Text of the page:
8 Small Business Best Practices for Earning Customer Attention on YouTube (Part 2)


Brian Solis is the author of the new book, The End of Business as Usual. He is also a principal analyst at Altimeter Group. AT&T has sponsored the following blog post.

In my last article, we reviewed the importance of YouTube as a channel for connecting customers to your business…through video.  Online video is becoming a powerful medium and as Marshall McLuhan once wisely observed, “the medium is the message.” And that’s the point, it’s your message conveyed your way in a medium that captivates the attention of your customers. It’s a thriving community and your presence and participation helps people find you and connect with your story because you took the time to become discoverable and helpful.

Now, before you take your next steps, I’ve assembled the top 8 best practices to help you get started and also to help you cut through learning curve to find audiences and success sooner than later. This checklist will guide you in the right direction as you explore possibilities for marketing your business on YouTube. It starts with great ideas and of course great content. Here’s where to start…

1. Read Success Story After Success Story: Eve Pearl is one of an infinite source of inspiration in how YouTube helps small businesses engage with customers. Read about the successes of others, learn from the tips, but most importantly, watch their videos and document the themes that can only apply to you.

2. Think value, not promotion: Customers are looking for direction. As you look at telling your story, use the pains, challenges, or aspirations of your customers in your storyboard development. Also, it’s important to find your niche. Eve Pearl doesn’t just sell cosmetics, she sells confidence and beauty to women with personal needs.

3. Design for search: Tying your story to people is part one of a two part approach. The second is behavior. Create the video and also Title, Describe, and Tag it in YouTube in a way that matches behavior. Use the words people use to search. Answer the questions they ask. Make it relevant.

4. Connect the dots: Viral videos don’t exist. There are videos that go viral and then once it does, it becomes a viral video. In short, videos need help getting attention. Like in Eve Pearl’s example, she found the right people using Google, Twitter, Facebook, YouTube, and Blog search engines to match her content with people seeking direction. She reached out to digital tastemakers, experts, and influencers to also extend her story to the audiences of those who would find value in her approach. Also, consider buying ads on YouTube against the keywords your customers are using to search. It’s less than Google AdWords and can help you expedite attention.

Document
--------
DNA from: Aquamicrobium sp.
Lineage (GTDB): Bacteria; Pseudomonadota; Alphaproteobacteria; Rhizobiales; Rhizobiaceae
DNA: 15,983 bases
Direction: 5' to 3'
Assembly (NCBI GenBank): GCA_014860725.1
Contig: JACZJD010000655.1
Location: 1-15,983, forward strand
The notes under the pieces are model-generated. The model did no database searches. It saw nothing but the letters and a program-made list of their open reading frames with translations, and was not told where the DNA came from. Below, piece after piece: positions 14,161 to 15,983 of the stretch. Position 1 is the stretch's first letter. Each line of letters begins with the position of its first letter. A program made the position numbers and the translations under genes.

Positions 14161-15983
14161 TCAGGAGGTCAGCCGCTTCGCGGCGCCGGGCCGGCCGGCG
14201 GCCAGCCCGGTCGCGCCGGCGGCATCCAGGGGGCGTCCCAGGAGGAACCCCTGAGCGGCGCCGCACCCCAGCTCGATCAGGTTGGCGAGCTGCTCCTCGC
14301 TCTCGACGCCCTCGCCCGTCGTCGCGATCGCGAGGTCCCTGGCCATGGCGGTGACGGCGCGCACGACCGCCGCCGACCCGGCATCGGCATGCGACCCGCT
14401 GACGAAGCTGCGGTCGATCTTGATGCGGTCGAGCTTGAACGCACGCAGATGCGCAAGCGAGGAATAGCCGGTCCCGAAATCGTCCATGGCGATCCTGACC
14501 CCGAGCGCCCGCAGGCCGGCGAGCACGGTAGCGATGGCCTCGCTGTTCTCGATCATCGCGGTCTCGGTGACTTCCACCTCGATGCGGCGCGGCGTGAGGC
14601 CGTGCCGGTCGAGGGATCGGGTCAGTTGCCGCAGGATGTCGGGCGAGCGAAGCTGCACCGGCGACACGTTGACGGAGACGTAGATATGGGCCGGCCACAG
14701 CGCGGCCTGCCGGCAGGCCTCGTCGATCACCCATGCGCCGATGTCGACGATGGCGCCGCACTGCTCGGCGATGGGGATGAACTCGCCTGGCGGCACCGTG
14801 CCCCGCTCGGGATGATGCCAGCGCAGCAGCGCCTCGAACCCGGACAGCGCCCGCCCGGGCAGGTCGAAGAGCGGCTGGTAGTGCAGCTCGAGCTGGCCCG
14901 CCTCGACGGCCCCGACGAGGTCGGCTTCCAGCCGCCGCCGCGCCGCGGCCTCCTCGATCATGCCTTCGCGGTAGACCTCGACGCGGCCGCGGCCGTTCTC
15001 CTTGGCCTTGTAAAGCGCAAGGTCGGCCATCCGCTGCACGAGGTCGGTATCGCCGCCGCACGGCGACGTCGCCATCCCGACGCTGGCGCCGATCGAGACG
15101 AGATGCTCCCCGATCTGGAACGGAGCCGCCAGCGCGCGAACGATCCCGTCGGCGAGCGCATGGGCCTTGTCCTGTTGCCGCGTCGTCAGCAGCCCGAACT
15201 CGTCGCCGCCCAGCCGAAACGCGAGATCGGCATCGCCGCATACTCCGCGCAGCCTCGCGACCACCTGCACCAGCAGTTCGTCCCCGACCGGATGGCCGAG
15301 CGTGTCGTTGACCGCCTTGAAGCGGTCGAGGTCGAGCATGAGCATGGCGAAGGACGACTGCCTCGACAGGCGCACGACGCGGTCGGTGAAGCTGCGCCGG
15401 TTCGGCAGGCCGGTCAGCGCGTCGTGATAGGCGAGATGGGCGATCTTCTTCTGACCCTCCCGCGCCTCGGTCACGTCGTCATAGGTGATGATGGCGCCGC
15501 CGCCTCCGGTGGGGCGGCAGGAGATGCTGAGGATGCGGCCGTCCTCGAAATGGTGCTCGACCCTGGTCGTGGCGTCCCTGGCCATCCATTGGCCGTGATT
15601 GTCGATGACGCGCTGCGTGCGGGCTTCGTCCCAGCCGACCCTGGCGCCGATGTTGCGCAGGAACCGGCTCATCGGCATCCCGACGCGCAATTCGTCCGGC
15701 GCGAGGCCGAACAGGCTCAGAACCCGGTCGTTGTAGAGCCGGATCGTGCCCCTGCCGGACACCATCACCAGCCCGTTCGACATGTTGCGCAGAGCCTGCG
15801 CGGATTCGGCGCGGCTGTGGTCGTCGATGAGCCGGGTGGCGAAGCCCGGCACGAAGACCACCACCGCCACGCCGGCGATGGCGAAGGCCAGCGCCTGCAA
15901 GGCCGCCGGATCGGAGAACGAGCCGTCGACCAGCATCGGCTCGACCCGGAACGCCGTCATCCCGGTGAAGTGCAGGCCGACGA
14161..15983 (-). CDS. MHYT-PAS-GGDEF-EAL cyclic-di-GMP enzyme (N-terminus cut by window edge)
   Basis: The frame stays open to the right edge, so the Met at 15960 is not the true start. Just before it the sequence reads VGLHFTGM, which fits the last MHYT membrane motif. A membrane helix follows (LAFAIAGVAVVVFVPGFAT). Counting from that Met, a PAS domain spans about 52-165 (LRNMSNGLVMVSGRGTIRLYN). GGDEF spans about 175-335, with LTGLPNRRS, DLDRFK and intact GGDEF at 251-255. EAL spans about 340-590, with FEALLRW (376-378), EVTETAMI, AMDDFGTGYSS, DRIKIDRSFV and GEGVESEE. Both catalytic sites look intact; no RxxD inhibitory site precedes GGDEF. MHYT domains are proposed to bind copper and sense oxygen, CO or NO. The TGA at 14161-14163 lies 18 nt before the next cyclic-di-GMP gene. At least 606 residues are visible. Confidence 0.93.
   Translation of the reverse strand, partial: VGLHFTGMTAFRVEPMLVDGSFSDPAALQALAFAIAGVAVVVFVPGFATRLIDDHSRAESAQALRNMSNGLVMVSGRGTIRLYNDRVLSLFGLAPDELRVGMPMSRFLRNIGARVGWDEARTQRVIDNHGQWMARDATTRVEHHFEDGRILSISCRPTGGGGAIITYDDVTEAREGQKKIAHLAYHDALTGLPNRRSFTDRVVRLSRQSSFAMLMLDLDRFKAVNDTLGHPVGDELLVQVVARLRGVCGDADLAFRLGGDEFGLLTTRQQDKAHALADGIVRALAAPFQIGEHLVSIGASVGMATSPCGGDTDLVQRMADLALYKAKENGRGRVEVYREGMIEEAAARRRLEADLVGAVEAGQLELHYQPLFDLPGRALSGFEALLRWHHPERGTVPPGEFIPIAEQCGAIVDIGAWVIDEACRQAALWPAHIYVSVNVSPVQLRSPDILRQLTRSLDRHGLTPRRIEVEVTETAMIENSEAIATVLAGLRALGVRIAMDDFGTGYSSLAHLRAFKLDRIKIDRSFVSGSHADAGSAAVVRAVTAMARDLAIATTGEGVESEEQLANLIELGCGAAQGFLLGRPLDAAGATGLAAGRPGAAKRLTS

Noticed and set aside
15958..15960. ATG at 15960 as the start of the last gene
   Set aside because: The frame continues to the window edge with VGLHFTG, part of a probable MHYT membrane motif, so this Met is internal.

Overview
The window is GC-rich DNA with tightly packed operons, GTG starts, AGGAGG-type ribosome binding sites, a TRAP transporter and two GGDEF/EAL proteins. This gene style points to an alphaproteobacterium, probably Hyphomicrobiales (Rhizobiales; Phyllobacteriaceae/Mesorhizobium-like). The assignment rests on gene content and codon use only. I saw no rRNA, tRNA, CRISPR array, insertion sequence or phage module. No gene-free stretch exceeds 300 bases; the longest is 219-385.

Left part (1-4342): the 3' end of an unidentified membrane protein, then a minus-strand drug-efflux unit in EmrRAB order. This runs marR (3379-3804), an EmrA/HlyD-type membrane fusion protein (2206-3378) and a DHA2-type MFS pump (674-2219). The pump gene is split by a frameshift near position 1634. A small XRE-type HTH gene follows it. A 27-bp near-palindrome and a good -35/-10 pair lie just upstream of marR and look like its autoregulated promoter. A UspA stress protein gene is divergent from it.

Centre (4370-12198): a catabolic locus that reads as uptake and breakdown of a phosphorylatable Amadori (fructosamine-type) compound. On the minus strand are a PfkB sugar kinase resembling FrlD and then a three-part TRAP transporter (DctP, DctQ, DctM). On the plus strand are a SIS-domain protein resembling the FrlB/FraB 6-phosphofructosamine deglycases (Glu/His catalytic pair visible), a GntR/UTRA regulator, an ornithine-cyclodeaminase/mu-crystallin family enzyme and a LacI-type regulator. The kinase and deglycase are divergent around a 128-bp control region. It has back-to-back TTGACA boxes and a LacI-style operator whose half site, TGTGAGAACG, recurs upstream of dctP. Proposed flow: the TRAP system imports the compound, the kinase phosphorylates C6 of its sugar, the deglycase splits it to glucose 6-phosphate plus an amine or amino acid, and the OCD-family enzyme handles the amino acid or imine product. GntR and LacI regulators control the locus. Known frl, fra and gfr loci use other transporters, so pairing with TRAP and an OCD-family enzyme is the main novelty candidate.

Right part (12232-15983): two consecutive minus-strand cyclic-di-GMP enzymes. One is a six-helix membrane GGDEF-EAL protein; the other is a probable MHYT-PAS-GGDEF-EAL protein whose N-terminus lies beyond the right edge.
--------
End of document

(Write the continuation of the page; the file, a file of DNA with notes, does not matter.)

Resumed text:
5. Introduce a Click to Action: Even the best business videos on YouTube miss the mark. Often videos will earn a tremendous amount of views and shares but fail to drive tangible outcomes because the call or click to action wasn’t included. Design a click path from that video back to you and ensure that the entire experience is efficient and optimized for the device your customer prefer, smartphone, tablet, and PC.

6. Stay Present: You’ll find that you’re only as memorable as your last video. Gary Vaynerchuk of Wine Library TV demonstrated how resilience converts into millions of dollars for his family-owned wine retail business in New Jersey.  In five years, he published 1,000 fun, energetic, quirky, but informative wine tasting videos that featured the wines sold through Wine Library. While extreme, it was effective. Vaynerchuk still works in the family’s wine business, but because his video series was such a huge success, he’s now a bona fide celebrity with TV appearances, best-selling books, and keynote presentations now part of his repartee.

7. Quality, Not Quantity: To the point of 6, you don’t need to publish 1,000 videos like Gary to earn similar business-related results. You don’t want your channel to go cold, but you do want to focus on quality…production value. Your videos contribute to your brand and ultimately how people perceive the value, product, or service that you offer. Make it count.

8. Measure Performance, Measure Outcomes: It’s inevitable. At some point you’ll be asked or you’ll ask yourself, “what’s the ROI?” Remember, the “I” represents your investment in the creation and promotion of each video. The “R” represents the return or the outcome, which means that the outcome must be defined and measured. Track performance using YouTube’s analytical tools and also other tools that you have at your disposal for tracking the click path and conversion ratios today. See where checkpoints and outcomes can be optimized and always iterate to improve performance…especially in real time.

Brian Solis Analyst Altimeter Group Sponsored post About Brian